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one reason I'm (sorta) excited to go home

Sometimes I really love how international it is here--how there are people from every country, people have different dialects and different words/spellings for some things (was reminded of this by Rita's zucchini post earlier).  Usually I like the diversity of being here.

But there are other times where I just want everyone to use the "normal" words I'm used to!  I don't want to have to figure out what a capsicum or a courgette is!  Or wonder if the person I'm emailing will think I'm an idiot if I spell color the way I'm used to instead of sticking a U in there.

I guess it further complicates matters that there's no one "correct" way here--people will spell it "favour" in one sentence and "favor" in the next.  It's not like it's hard to understand, there's just this OCD part of me that wants there to be one correct way instead of being all in-betweeny like this!

Okay, vent over.

Re: one reason I'm (sorta) excited to go home

  • And you know what else [should make you excited to go home]?

    Target.

    image
  • Wow, ethno centric much? Just because we do or say things a certain way in the US doesn't make it right. Um, you are in a foreign country....things are bound to be different.

    Does your FI spell things differently and use different words for things? Does it annoy you? 

    image


    Dave & Jennifer 10.18.08
    My Doha Adventures
  • Sometimes it can be difficult to be constantly translating and adjusting, even mentally. But like you said, it's been a good experience and taught you a lot.
    imageimage
  • GilliCGilliC member
    Ancient Membership 5000 Comments 500 Love Its First Answer

    I'm also a little OCD and have problems with this sometimes.  I go back and forth on things like spelling or vocabulary or colloquialisms, trying to figure out whether to use one version or another.  After a while, I just gave up and now I pick and choose which I like better and have formed a consistent hybrid.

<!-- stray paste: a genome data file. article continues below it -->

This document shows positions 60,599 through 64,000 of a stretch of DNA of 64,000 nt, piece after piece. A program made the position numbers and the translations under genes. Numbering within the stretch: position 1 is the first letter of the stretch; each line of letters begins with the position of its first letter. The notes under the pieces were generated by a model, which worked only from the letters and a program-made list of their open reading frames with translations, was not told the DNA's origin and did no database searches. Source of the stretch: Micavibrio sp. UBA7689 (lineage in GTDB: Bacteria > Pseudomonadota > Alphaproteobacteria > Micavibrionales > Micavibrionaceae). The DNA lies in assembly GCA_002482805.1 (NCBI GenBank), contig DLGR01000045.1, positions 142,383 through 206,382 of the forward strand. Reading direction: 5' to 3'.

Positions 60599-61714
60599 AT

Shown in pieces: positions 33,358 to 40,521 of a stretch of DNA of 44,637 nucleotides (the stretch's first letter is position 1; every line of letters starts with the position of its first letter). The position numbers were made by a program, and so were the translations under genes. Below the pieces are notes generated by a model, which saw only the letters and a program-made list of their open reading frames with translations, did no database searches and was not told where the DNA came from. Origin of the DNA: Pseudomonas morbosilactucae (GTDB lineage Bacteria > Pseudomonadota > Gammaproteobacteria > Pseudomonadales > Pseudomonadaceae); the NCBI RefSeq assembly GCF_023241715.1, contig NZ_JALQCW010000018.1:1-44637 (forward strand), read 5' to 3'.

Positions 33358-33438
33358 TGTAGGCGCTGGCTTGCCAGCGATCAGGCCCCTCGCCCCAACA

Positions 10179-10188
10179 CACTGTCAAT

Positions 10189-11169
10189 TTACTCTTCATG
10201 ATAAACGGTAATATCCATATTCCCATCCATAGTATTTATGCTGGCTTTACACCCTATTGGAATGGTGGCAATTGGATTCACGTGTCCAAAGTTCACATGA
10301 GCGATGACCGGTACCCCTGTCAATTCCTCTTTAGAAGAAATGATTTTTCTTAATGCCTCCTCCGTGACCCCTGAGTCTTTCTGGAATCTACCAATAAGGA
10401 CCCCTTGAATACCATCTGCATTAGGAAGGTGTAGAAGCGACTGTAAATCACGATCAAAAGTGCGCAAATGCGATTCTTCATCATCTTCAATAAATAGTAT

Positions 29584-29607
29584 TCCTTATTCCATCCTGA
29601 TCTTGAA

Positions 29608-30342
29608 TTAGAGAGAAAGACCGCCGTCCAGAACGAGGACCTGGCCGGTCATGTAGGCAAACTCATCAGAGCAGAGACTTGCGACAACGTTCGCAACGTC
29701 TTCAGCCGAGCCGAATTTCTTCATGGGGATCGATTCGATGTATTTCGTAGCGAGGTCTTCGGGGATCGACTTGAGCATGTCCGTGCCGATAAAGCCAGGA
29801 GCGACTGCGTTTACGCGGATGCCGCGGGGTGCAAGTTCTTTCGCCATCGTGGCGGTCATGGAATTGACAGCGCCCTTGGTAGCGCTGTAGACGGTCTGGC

In some cases, where there isn't a good English expression at all, I'll even throw in a random foreign language like Chinese.  That way everyone is equally confused!  Haha!

    image
  • image JennyBee1018:

    Wow, ethno centric much? Just because we do or say things a certain way in the US doesn't make it right. Um, you are in a foreign country....things are bound to be different.

    Does your FI spell things differently and use different words for things? Does it annoy you? 

    That's a little harsh, Jenny.  If you re-read what I wrote I wasn't saying I was the only one who's right, just that that's what I'm used to.  I do realize things are different in another country, obviously.

    And when FI uses British rather than American words/phrases it doesn't annoy me but I do correct him, because we're primarily going to be living in the States and I want him to learn American English so that he can be easily understood.

    I really wasn't trying to be offensive at all.

  • I'm going to agree...Jenny, I don't think she was meaning to be ethno-centric, more so that sometimes it's emotionally exhausting to be away from something so familiary ("home").  I feel that way sometimes, just as probably most everyone does who lives away from their homeland.   

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  • I totally have that feeling sometimes too, where it's just mentally exhausting having to constantly figure things out, when you were so used to just knowing how to do things. 

    As for the spelling, that still gives me fits sometimes! I do a lot of procedural documentation in my current position, and the stupid spellchecker doesn't always catch my American spellings - I think it's selective in it's corrections just to tick me off and make me proof documents over and over again.  

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